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Les rendements de la formation en entreprise

  • Benoit Dostie
  • Marie-Pierre Pelletier

This article studies the impact of firm-sponsored training on productivity. The data used are taken from the Wo r k p l a c e and Employee Survey (WES) of Statistics Canada (1999­2002). The impact of training on productivity is measured by estimating a Cobb-Douglas production function, where investment in human capital is treated as a production input. Our methodology is distinguished from that used in earlier studies by the fact that we model the firm's decision to offer training or not as well as the effect of training on productivity, which allows us to take into account the selection bias associated with training decisions. Our results permit us to conclude that training designated as "formal" provides higher productivity gains than training regarded as informal. We note also that failure to account for selection bias results in an overestimation of the effects of formal and informal training on the productivity of firms.

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Article provided by University of Toronto Press in its journal Canadian Public Policy.

Volume (Year): 33 (2007)
Issue (Month): 1 (March)
Pages: 21-40

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Handle: RePEc:cpp:issued:v:33:y:2007:i:1:p:21-40
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  1. Daron Acemoglu & Jörn-Steffen Pischke, 1998. "Why Do Firms Train? Theory And Evidence," The Quarterly Journal of Economics, MIT Press, vol. 113(1), pages 78-118, February.
  2. Lynch, Lisa M, 1992. "Private-Sector Training and the Earnings of Young Workers," American Economic Review, American Economic Association, vol. 82(1), pages 299-312, March.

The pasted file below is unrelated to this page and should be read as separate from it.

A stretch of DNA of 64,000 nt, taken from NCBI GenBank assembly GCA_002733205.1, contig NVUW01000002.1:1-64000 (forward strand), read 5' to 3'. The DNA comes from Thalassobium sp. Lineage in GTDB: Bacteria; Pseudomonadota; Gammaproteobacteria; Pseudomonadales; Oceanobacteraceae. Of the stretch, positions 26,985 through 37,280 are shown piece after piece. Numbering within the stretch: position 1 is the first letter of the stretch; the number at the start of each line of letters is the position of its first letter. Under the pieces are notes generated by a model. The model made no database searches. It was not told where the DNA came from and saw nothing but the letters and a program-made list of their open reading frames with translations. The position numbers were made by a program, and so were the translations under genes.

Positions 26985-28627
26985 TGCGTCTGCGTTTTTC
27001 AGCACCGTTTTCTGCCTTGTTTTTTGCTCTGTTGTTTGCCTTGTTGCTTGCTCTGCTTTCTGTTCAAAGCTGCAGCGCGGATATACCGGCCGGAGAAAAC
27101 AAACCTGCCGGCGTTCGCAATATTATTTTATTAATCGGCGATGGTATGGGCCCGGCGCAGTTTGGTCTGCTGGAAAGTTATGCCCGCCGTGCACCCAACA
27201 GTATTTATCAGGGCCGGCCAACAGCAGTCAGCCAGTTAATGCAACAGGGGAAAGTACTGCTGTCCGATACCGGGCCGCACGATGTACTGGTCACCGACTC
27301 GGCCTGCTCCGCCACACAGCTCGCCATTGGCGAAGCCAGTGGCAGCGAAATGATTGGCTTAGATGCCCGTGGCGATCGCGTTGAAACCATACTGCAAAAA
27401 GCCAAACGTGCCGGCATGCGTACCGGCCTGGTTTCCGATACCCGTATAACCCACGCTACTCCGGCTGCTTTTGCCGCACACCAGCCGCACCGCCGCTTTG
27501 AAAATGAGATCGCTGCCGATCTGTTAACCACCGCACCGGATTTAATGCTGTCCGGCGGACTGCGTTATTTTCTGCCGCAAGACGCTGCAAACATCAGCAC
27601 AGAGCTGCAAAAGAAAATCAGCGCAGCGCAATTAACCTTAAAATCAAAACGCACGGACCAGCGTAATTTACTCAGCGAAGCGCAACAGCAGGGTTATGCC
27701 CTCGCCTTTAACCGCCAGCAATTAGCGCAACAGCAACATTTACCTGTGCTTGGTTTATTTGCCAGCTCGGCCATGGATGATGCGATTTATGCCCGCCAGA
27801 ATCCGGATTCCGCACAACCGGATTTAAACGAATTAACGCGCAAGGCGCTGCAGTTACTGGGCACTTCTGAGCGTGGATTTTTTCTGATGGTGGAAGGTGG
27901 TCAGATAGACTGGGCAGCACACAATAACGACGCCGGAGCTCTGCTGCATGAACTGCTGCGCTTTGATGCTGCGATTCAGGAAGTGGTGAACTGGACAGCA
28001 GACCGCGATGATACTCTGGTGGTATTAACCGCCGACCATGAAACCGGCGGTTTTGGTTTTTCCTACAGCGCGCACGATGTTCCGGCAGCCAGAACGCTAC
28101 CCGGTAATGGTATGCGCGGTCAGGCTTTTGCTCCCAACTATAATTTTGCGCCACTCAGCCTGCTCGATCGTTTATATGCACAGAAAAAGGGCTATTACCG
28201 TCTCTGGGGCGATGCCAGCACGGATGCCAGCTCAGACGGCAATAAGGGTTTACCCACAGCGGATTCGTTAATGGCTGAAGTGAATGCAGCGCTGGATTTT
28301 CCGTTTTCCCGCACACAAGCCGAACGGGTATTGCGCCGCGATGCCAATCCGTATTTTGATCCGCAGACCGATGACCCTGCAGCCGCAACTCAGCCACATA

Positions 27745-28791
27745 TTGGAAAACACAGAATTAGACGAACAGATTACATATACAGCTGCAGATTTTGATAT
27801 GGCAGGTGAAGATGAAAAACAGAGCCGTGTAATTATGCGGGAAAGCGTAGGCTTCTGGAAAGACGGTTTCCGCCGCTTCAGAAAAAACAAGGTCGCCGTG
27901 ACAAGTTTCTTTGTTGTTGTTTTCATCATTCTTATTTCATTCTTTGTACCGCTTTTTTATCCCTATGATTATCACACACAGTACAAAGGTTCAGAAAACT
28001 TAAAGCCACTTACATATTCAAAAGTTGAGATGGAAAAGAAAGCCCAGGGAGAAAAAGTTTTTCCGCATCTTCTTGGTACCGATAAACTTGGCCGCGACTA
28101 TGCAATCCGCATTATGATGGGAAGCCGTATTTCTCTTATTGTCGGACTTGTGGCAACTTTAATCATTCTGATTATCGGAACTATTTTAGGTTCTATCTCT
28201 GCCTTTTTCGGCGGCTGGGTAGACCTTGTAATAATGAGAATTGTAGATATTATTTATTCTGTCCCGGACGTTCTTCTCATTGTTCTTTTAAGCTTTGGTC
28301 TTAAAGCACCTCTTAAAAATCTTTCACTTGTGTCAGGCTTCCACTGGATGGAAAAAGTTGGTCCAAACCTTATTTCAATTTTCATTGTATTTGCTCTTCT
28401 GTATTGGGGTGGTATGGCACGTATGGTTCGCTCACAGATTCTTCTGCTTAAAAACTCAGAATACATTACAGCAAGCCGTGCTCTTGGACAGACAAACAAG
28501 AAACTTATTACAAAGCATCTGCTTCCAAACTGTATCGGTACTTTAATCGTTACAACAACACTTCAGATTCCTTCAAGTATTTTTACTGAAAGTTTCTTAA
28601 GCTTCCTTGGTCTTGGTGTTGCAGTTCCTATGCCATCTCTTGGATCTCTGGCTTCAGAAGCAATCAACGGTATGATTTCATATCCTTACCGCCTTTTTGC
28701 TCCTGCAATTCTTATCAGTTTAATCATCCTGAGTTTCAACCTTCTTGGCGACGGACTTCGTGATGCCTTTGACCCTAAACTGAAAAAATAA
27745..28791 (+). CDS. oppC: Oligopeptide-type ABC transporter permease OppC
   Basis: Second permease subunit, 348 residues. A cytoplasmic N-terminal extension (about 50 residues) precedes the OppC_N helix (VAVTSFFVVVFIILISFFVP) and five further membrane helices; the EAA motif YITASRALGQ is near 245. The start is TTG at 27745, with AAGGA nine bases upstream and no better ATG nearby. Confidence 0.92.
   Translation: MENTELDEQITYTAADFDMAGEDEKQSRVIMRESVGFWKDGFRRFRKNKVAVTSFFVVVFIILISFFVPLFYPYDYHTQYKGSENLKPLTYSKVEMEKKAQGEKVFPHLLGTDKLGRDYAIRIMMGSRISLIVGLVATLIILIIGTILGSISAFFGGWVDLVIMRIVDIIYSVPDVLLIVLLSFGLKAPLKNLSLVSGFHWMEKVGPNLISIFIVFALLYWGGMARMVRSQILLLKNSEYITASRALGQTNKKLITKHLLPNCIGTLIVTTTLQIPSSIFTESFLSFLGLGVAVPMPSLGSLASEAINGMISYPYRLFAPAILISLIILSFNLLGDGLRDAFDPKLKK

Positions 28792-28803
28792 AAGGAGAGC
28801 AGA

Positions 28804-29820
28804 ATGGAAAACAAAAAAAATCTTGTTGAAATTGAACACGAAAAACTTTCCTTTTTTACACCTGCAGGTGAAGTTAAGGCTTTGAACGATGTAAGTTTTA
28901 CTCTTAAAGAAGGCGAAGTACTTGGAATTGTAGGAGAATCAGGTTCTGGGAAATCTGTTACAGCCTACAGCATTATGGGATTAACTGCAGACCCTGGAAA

3. Daron Acemoglu & Jorn-Steffen Pischke, 1998. "The Structure of Wages and Investment in General Training," NBER Working Papers 6357, National Bureau of Economic Research, Inc.
  4. Johnson, Joanne & Baldwin, John R., 1995. "Developpement du capital humain et innovation : la formation dans les petites et moyennes entreprises," Direction des etudes analytiques : documents de recherche 1995074f, Statistics Canada, Direction des etudes analytiques.
  5. Barrett, Alan, 1998. "Does Training Generally Work? The Returns to In-Company Training," CEPR Discussion Papers 1879, C.E.P.R. Discussion Papers.
  6. S. Black & L. Lynch, 1997. "How to compete: the impact of workplace practices and information technology on productivity," LSE Research Online Documents on Economics 20298, London School of Economics and Political Science, LSE Library.
  7. James Levinsohn & Amil Petrin, 2000. "Estimating Production Functions Using Inputs to Control for Unobservables," NBER Working Papers 7819, National Bureau of Economic Research, Inc.
  8. Dearden, Lorraine & Reed, Howard & Van Reenen, John, 2000. "Who Gains when Workers Train? Training and Corporate Productivity in a Panel of British Industries," CEPR Discussion Papers 2486, C.E.P.R. Discussion Papers.
  9. Harley Frazis & Maury Gittleman & Mary Joyce, 2000. "Correlates of training: An analysis using both employer and employee characteristics," Industrial and Labor Relations Review, ILR Review, Cornell University, ILR School, vol. 53(3), pages 443-462, April.
  10. Gerfin, Michael, 2004. "Work-Related Training and Wages: An Empirical Analysis for Male Workers in Switzerland," IZA Discussion Papers 1078, Institute for the Study of Labor (IZA).
  11. Lisa M. Lynch & Sandra E. Black, 1998. "Beyond the incidence of employer-provided training," Industrial and Labor Relations Review, ILR Review, Cornell University, ILR School, vol. 52(1), pages 64-81, October.
  12. Black, Sandra E & Lynch, Lisa M, 1996. "Human-Capital Investments and Productivity," American Economic Review, American Economic Association, vol. 86(2), pages 263-67, May.
  13. Mincer, Jacob, 1984. "Human capital and economic growth," Economics of Education Review, Elsevier, vol. 3(3), pages 195-205, June.
  14. Serge Coulombe & Jean-François Tremblay, 2004. "Literacy, Human Capital and Growth," Working Papers 0407E, University of Ottawa, Department of Economics.
  15. Barron, John M & Black, Dan A & Loewenstein, Mark A, 1987. "Employer Size: The Implications for Search, Training, Capital Investment, Starting Wages, and Wage Growth," Journal of Labor Economics, University of Chicago Press, vol. 5(1), pages 76-89, January.
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